The following question/post has been submitted by ECW reader Jean-Pierre.
I am always appreciative of very learned people who have the patience to correct and/or further enlighten a struggling novice in a particular field of study. Please feel free to assist me in my attempts to get to grips with Bose-Einstein Condensates, and the part that they seem to play in LENR. The following is my somewhat hazy understanding garnered from all the comments so far made.
No one really knows what an electron really is ,but it is known that it bears three characteristics or properties, viz mass, charge and spin. No one knows what the second one is but the electron is said to carry the negative sort. The term spin is a property that can be thought of in a very simple way as a sort of compass needle that has two directions associated with it. Thus spin is magnetic in nature?
When an electron encounters a quantum of light from a laser at a the right frequency and suitable conditions , the two become momentarily entangled in such a way that this results in the electron becoming split into two quasi entities ( ‘particles’). One carries away the spin characteristic and is called a spinon (aka polariton) while the other waltzes off with the mass and negative charge and is called the orbiton.
As more and more polaritons are formed in a particular small region of space in say a plasma, there seems to be some sort of wish to have a party /get together because of some sort of attraction. This results in a clumping action. I note that bosons appear to exhibit social behaviour so perhaps we see bosonic behaviour here? The result is a ‘condensing’ action and the clump is called a Bose-Einstein condensate or BEC. If this clumping reaches a certain critical number, and these spinons magically line up in the same direction ,a relatively large amount of energy is given off (in the form of photons?). It is a bit like the critical mass being reached in the atom bomb. What happens to the BEC immediately after this energy is emitted? I have a sneaking suspicion that Mr. Higgs will start meddling in some peculiar way.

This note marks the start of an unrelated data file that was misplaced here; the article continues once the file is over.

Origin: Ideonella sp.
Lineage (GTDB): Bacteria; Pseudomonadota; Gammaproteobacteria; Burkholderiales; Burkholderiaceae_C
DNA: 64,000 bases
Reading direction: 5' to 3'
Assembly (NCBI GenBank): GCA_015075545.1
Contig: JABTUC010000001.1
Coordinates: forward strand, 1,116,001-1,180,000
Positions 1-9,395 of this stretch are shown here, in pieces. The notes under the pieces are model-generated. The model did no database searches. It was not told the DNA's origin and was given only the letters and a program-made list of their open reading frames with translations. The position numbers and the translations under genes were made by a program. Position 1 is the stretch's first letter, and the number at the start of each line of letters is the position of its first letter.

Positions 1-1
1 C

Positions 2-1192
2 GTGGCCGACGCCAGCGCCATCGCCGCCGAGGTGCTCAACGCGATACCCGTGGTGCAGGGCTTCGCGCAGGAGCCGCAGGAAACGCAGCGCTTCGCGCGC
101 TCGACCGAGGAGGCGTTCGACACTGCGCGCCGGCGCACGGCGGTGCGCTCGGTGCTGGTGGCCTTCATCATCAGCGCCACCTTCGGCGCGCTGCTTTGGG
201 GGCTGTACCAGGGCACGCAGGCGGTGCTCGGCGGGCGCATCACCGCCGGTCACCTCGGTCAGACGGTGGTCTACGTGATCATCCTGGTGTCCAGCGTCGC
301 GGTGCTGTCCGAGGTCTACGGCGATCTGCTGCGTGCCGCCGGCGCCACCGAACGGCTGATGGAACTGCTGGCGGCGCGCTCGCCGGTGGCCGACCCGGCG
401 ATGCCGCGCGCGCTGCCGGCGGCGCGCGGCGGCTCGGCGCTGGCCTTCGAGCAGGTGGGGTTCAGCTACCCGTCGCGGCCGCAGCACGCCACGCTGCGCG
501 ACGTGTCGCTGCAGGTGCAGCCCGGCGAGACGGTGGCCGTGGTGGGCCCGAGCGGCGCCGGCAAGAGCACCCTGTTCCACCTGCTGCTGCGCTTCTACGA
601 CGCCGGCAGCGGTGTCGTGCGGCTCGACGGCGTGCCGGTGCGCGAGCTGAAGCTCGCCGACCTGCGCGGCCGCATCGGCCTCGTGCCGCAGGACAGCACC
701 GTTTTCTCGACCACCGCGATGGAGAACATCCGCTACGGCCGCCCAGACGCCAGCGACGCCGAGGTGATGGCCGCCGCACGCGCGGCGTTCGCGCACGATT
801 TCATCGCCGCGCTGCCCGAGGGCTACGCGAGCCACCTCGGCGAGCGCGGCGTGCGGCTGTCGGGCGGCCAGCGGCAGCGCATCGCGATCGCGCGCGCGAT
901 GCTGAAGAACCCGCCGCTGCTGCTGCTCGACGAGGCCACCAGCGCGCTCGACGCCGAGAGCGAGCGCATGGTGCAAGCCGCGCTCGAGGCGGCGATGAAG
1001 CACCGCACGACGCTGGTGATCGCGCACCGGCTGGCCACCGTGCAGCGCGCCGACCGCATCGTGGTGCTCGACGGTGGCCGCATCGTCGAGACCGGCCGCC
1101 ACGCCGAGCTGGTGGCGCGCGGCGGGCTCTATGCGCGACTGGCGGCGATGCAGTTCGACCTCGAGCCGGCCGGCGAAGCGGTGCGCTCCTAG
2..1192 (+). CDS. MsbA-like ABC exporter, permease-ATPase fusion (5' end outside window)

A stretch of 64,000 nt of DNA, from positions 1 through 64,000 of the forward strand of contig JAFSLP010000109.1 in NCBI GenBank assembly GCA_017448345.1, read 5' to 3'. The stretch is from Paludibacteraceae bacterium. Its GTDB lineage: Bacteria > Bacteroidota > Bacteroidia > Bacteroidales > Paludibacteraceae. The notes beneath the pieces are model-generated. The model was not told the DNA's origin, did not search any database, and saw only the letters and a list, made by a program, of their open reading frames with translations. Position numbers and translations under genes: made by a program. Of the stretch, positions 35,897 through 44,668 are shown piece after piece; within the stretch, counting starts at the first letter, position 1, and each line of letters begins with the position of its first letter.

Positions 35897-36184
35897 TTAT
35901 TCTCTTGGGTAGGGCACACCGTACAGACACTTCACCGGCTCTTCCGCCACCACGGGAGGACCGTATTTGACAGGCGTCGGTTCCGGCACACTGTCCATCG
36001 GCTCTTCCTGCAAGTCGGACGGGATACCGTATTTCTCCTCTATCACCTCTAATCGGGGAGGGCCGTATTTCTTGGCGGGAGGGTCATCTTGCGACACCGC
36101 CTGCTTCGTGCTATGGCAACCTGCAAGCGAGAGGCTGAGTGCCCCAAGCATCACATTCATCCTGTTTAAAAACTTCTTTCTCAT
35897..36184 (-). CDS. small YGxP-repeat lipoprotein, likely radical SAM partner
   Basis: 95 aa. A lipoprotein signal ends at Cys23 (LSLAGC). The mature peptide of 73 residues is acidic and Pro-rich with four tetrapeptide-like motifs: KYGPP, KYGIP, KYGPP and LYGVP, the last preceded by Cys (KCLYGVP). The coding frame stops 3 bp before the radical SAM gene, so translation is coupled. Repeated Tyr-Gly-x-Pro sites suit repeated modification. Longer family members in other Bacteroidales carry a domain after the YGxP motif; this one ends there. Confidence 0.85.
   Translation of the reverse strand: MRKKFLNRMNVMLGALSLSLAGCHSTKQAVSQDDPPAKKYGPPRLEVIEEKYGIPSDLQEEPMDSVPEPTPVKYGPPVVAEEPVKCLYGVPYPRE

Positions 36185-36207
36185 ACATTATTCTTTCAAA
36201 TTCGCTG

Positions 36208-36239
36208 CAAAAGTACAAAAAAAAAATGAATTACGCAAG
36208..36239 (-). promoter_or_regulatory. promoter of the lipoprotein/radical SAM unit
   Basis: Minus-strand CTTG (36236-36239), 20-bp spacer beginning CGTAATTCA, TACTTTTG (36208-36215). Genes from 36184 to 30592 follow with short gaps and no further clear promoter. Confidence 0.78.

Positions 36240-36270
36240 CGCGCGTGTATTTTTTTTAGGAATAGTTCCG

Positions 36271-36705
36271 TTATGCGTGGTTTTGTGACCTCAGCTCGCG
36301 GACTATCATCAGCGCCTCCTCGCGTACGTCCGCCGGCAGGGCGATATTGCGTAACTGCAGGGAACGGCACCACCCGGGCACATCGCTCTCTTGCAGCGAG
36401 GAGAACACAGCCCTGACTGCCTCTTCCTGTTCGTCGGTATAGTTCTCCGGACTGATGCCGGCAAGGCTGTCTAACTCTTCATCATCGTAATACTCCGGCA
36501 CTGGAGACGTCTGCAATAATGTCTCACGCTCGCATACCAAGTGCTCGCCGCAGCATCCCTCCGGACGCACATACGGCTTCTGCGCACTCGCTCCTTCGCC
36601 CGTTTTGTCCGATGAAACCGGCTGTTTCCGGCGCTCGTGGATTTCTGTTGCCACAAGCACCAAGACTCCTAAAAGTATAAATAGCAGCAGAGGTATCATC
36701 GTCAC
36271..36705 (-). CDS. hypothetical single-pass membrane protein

In the meantime the orbitons carry negative charge and mass and this charge causes antisocial behaviour (Fermionic so to speak) and these quasi entities repel each other and fly apart. Since we know that a flow of electrons produces a magnetic field around its path, do the orbitons also exhibit this behaviour? What happens to these orbitons? Do they fly about the plasma and increase in number as more BECS are formed? Are they easily affected by deliberately applied magnetic fields so that they can all be made to move in a chosen direction to be useful?
Finally, we have become aware of manifestations called double layers. Is there a simple picture that we can visualise involving their construction? Do BECs and floating orbitons play a major part in these double layers? So sorry if my delving into the subject, by trying to read and understand the comments in the ECW blog, has produced a very confused personal picture. I would welcome any efforts to clarify things.
Thanks. Jean Pierre